You’ve probably seen headlines that hundreds of people have gotten sick after consuming onions infected with Salmonella. The salmonella outbreak, which was linked to whole, fresh onions imported from Chihuahua, Mexico, quickly spread throughout the country.
These onions were distributed to over 37 states, including Florida, Ohio, Alabama, among others.
According to the Centers for Disease Control and Prevention (CDC) report, consumers were advised to refrain from buying or eating white, red, and yellow onions imported from Chihuahua, Mexico, between July and August 2021.
Salmonella-contaminated onions have been found in pre-packaged, mail-order meal kits. These recent happenings have left consumers wondering whether frozen onions are safe for consumption, should they throw them away, and what is causing the salmonella outbreak.
What Is Salmonella?
Salmonella is a bacteria that can live in the intestinal tracts of humans and other animals. This bacteria is responsible for many cases of food poisoning. It is often transmitted to humans through the consumption of infected produce.
Salmonella can be found in many foods, including frozen onions and other vegetables, fruits, chicken eggs, pork, and even processed foods like nut kinds of butter, chicken nuggets, stuffed chicken entrees, and frozen pot pies.
What Causes Salmonella in Frozen Onions?
Onions can become contaminated with salmonella at any point in the food supply chain – while growing in the fields, during processing or distribution, or when being prepared at home or even in a restaurant.
How Did the Affected Yellow Onions Enter the Country?
According to reports by the CDC, the potentially affected onions were imported by the companies Keeler Family Farms and ProSource Produce LLC. During that period, both companies issued recalls for their red, yellow, and white onions, which they had distributed to retail stores throughout the country.
In a different report by the FDA, 3 and 5-pound bags of fresh onions from Potandon Produce LLC, Pier-C Produce, and Alsum Farms & Produce Inc imported from Mexico are also part of the recall.
The recall, however, did not affect any green giant fresh products, frozen vegetable products, or green giant canned products.
What Triggered This Food Safety Alert From the Cdc?
The Center for Disease Control issued a food safety alert after receiving reports that a salmonella outbreak had resulted in more than 600 illnesses and more than 200 hospitalizations across the country. The outbreak was linked to fresh whole yellow onions imported from Mexico.
What to Do With Recalled Onions?
The CDC advises consumers to throw away these onions instead of cooking them due to fears of cross-contamination. That is to say, there is a concern that salmonella from contaminated onions could end up on surfaces in the kitchen and ultimately infect other foods, utensils, and appliances.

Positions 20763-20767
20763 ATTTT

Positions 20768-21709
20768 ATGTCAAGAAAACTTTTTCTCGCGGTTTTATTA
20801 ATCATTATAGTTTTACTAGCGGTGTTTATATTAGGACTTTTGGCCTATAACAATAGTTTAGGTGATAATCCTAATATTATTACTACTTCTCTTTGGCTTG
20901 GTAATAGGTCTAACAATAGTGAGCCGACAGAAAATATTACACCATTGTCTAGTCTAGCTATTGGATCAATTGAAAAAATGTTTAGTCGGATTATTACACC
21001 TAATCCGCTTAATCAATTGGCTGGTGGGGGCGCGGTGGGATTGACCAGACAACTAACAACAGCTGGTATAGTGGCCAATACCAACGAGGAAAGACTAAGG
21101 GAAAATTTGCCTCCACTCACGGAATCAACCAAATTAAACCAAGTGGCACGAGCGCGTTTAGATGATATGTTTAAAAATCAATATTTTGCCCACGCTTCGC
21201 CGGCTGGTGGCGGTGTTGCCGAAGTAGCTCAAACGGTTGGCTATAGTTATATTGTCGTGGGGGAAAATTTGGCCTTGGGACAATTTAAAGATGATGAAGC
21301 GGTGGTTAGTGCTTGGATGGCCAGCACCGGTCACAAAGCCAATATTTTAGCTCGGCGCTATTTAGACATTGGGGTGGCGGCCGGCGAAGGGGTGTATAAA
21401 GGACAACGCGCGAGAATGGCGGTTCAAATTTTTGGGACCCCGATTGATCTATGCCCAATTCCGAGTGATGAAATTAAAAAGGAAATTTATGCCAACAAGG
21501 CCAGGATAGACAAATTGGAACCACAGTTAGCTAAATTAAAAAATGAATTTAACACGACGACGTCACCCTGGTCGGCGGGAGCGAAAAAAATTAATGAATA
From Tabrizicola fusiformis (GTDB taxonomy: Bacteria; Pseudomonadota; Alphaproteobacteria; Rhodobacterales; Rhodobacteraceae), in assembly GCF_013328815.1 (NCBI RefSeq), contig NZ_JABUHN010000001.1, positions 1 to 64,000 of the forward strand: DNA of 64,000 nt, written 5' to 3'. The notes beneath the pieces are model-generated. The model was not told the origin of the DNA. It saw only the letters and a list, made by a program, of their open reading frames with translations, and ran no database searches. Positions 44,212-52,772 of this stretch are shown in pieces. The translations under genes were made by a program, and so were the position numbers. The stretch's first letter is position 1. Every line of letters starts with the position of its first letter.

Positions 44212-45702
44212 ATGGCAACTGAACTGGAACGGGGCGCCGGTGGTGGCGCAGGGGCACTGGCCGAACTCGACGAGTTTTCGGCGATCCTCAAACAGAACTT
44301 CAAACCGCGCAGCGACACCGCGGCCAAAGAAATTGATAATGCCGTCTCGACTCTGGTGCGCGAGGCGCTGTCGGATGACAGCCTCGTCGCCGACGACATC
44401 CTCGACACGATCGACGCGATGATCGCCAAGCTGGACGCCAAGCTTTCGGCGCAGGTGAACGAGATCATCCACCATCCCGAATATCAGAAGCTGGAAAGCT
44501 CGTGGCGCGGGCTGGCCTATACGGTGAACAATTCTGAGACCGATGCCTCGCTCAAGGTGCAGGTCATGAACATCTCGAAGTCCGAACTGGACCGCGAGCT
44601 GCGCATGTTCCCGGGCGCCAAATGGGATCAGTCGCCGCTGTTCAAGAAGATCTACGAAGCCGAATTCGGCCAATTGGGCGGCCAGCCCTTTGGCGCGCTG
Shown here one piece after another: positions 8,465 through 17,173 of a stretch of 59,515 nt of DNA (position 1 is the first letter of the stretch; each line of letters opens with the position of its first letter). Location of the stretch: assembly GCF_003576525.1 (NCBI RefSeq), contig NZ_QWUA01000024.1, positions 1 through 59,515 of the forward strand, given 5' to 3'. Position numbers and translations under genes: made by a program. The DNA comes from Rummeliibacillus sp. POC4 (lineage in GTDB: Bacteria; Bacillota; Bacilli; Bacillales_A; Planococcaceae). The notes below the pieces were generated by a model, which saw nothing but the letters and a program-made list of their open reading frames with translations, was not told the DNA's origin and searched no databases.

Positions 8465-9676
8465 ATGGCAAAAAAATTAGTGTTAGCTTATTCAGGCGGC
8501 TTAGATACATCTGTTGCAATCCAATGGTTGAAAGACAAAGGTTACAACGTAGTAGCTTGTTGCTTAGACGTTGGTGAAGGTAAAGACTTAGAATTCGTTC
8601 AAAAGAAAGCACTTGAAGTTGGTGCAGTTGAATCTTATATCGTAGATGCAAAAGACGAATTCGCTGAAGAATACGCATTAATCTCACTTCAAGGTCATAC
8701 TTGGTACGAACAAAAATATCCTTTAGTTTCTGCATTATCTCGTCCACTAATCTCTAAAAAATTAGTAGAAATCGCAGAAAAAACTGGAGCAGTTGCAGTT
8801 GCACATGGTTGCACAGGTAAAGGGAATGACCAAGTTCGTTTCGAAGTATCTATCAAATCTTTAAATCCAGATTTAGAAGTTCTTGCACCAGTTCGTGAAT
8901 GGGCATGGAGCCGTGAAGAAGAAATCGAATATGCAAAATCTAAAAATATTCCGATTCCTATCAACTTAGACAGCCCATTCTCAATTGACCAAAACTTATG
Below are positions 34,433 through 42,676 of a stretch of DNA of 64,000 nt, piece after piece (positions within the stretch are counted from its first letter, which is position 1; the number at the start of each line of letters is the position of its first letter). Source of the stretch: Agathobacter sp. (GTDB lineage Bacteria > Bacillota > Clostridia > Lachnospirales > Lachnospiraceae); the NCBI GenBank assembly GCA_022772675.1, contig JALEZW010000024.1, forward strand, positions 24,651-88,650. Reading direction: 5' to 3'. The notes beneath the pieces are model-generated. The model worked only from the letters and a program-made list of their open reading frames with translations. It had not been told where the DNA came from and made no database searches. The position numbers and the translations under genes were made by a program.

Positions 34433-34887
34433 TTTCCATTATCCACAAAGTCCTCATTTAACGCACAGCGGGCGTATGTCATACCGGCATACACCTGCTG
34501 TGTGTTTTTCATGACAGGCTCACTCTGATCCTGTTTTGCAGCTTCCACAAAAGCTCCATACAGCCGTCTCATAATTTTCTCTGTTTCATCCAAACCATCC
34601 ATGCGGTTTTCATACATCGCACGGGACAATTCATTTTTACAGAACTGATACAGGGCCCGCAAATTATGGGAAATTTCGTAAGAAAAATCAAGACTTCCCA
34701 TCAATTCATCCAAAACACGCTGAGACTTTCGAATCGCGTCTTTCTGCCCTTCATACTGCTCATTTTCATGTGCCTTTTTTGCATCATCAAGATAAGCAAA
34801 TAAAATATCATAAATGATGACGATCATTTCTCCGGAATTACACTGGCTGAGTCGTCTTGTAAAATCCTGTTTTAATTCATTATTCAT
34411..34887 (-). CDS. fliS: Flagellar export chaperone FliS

What Are the Effects of Salmonella Infection?
Salmonella illness can be serious and is more dangerous for certain people. While anyone can get a salmonella infection, this condition is more likely to develop into a serious illness in children under the age of 5 years, people with weakened immune systems from medical conditions such as cancer, diabetes, or liver disease, and older adults. In rare cases, salmonella infection can produce more severe illnesses such as arthritis, aneurysms, and endocarditis.
Signs of a Salmonella Infection
Unfortunately, contaminated frozen onions usually look, smell, and taste normal. This is why it is crucial to know how to prevent infection. The CDC lists these as the top signs of salmonella infection to watch out for:
- Severe vomiting
- stomach cramps
- Feeling dizzy
- Dry mouth and throat
- Diarrhea that persists for more than 3 days
Generally, these symptoms start manifesting within 12-72 hours of infection. Most people can recover at home in less than four to seven days, but some cases can be severe – even fatal- especially among young children, the elderly, and immunocompromised people.
How to Prevent Salmonella Bacteria
Food safety is the key to preventing salmonella infections
While rinsing affected onions won’t completely get rid of salmonella, it is still important to handle food safely. First, ensure you rinse your onions under running water. If you can, scrub them with a small vegetable brush to remove surface dirt.
Also, take care to disinfect all surfaces in your kitchen that come in contact with food items such as knives and chopping boards.
These surfaces may include storage bins, drawers, countertops, zip-lock bags, etc. Wash these surfaces and containers with hot soapy water.
Properly Cook Onions
Cooking provides an effective way to kill salmonella bacteria. However, health officials warn people against eating potentially contaminated onions or recalled onions because of salmonella risk.
This basically means do not eat recalled onions whether rinsed, cooked, or not.
Ensure Proper Storage
Check the temperature of your refrigerator since bacteria can thrive in environments where the temperature is not regulated.
Do Not Buy Unmarked Onions
According to the Food Safety Research and Testing, refrain from buying or eating fresh whole red onions or fresh whole white onions supplied from Chihuahua, Mexico. If your whole onions do not have a sticker or packaging indication of their source, get rid of them.
To date, potential sources of salmonella remain ongoing, although no onions marketed through the Keeler family farms or ProSource have tested positive for Salmonella. Onions received into the country after September 8, 2021, are okay.